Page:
The Surprising Power of a Good Dumpling
About the book
Anna Chiu has her hands full looking after her siblings and helping out at her dad's restaurant, all while her mum stays in bed. Dad's new delivery boy, Rory, is a welcome distraction and even though she knows that things aren't right at home, she's starting to feel like she could just be a normal teen.
But when Mum finally gets out of bed, things go from bad to worse. And as Mum's condition worsens, Anna and her family question everything they understand about themselves and each other.
A nourishing tale about the crevices of culture, mental wellness and family.
About the author
Wai Chim is a first-generation Chinese-American from New York City. She grew up speaking Cantonese at home and absorbing Western culture through books, TV and school. She spent some time living in Japan before making Sydney, Australia, her permanent home. Her previous books include the 'Chook' series and 'Shaozhen', part of the 'Through My Eyes: Natural Disaster Zone' series. Her novel 'Freedom Swimmer' was shortlisted for the inaugural Readings Young Adult Book Prize and the Sakura Medal, and was a Children's Book Council Notable Book. In addition to writing, Wai works as a digital producer for Starlight Children's Foundation.
Anna Chiu's mother suffers from mental illness and Anna is often required to take on parental duties and care for her younger brother and sister, Lily and Michael. Their father is in denial and refuses to recognise that his wife's illness is serious, even when she retreats to her bedroom for months at a time. The issue of mental illness is well-handled and the depiction of the perceived stigma of mental health in families with an Asian background is culturally sensitive.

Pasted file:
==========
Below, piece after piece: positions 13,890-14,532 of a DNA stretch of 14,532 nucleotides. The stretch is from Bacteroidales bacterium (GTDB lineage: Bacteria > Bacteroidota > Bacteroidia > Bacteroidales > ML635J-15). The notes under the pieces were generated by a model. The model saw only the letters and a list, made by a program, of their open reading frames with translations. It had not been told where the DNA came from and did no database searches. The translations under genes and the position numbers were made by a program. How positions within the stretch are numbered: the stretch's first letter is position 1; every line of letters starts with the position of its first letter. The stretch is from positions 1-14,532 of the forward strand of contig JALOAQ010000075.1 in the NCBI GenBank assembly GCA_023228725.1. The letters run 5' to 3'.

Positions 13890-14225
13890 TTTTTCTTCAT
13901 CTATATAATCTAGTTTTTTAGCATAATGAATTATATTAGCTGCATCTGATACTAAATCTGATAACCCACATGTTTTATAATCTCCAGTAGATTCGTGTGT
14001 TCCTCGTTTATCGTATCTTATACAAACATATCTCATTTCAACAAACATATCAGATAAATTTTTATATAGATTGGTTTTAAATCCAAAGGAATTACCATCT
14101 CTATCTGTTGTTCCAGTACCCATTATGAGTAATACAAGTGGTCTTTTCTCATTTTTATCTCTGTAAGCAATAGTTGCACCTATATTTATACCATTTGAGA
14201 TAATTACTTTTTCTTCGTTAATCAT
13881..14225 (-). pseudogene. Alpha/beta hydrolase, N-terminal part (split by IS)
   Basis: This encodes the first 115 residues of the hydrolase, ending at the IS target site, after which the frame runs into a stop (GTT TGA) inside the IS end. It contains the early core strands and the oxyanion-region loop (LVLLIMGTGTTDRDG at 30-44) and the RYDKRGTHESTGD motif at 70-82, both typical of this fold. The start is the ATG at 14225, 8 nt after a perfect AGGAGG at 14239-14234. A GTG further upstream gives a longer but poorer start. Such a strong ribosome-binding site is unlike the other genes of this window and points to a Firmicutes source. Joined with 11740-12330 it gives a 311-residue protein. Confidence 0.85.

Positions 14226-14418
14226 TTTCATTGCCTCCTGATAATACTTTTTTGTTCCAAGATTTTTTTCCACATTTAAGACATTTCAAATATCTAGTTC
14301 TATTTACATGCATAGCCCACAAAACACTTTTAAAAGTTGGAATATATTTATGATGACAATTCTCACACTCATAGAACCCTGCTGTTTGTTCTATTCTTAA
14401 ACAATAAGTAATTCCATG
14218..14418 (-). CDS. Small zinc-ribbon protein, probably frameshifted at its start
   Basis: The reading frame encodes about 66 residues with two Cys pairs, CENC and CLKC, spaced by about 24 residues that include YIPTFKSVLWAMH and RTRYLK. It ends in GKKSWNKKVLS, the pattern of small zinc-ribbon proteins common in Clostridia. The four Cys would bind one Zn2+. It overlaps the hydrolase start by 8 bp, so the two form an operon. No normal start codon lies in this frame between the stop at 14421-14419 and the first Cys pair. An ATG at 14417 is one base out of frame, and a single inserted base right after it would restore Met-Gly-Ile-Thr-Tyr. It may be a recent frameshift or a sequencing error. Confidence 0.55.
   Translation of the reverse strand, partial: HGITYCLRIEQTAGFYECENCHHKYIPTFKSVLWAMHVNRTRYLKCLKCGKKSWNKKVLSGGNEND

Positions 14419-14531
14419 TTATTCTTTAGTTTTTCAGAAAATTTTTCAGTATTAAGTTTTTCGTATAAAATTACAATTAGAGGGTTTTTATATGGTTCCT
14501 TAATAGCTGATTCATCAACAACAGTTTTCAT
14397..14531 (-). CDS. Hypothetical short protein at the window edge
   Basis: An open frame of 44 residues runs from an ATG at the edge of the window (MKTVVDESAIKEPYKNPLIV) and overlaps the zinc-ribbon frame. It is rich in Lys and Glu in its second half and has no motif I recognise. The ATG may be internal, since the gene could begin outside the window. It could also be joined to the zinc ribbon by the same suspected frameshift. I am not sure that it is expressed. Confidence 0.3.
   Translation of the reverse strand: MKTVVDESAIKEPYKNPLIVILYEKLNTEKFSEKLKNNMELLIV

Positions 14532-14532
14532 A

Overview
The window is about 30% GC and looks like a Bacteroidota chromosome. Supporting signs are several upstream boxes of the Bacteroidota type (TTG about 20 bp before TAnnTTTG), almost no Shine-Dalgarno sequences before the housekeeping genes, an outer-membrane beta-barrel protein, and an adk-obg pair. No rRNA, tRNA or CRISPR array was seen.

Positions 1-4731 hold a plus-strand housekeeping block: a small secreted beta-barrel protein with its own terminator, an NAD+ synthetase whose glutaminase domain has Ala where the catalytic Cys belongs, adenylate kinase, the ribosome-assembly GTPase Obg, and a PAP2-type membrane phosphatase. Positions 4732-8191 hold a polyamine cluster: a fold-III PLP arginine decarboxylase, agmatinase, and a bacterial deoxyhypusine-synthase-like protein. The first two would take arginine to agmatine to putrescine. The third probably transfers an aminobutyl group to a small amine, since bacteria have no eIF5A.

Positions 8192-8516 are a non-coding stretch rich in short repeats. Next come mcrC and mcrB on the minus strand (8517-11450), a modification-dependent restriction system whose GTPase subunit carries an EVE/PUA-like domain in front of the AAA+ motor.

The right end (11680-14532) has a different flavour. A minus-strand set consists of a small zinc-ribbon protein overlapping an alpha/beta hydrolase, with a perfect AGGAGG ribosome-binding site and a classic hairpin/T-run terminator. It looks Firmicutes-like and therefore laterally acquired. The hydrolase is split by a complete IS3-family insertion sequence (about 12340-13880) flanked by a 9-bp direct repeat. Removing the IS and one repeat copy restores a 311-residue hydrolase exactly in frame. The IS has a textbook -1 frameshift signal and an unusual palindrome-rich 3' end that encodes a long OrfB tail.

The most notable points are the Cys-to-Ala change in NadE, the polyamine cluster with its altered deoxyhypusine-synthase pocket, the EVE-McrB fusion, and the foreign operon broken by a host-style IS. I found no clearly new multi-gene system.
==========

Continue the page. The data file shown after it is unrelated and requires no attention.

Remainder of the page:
The family runs a restaurant and the presence and importance of food runs throughout this book. Beyond the actual nourishment that food supplies, there is a real feeling throughout the book of the non-physical, almost spiritual nourishment gained from consuming food served by family and eaten with the family.
Anna is an endearing and nuanced character. She is determined and resilient, coping with bullying and racism. She is also trying to straddle two cultures and dealing with the complexities of being the family's main carer, while also expected by her father to be submissive. Anna is the one the younger children call on when something goes wrong at home and sometimes the responsibility is overwhelming and there are times when Anna simply wants to be a 'normal' teenager. Schoolwork can also be a problem as she copes with the other demands on her time but her friendship with Rory helps with that as he supports her homework with Walt Whitman and Shakespeare.
Trust is another strong theme throughout the book as Anna's father must learn to trust her, Rory develops sufficient trust in Anna to reveal his own background and Anna must learn to trust all those around her to give her support and for her to acknowledge that she can gradually allow others to take over some of the responsibilities she has been burdened with.
The book also celebrates love in its many forms. Anna loves her family, despite all the challenges that brings, she loves the family's restaurant and wants it to succeed and she loves the other workers in the restaurant—workers who give her support and affection in return. These peripheral characters are all strongly drawn and some, like Ah Jeff, provide moments of comic relief. Then there is Rory, her first boyfriend, who doesn't come from the same cultural background as she does but provides a loving relationship nonetheless.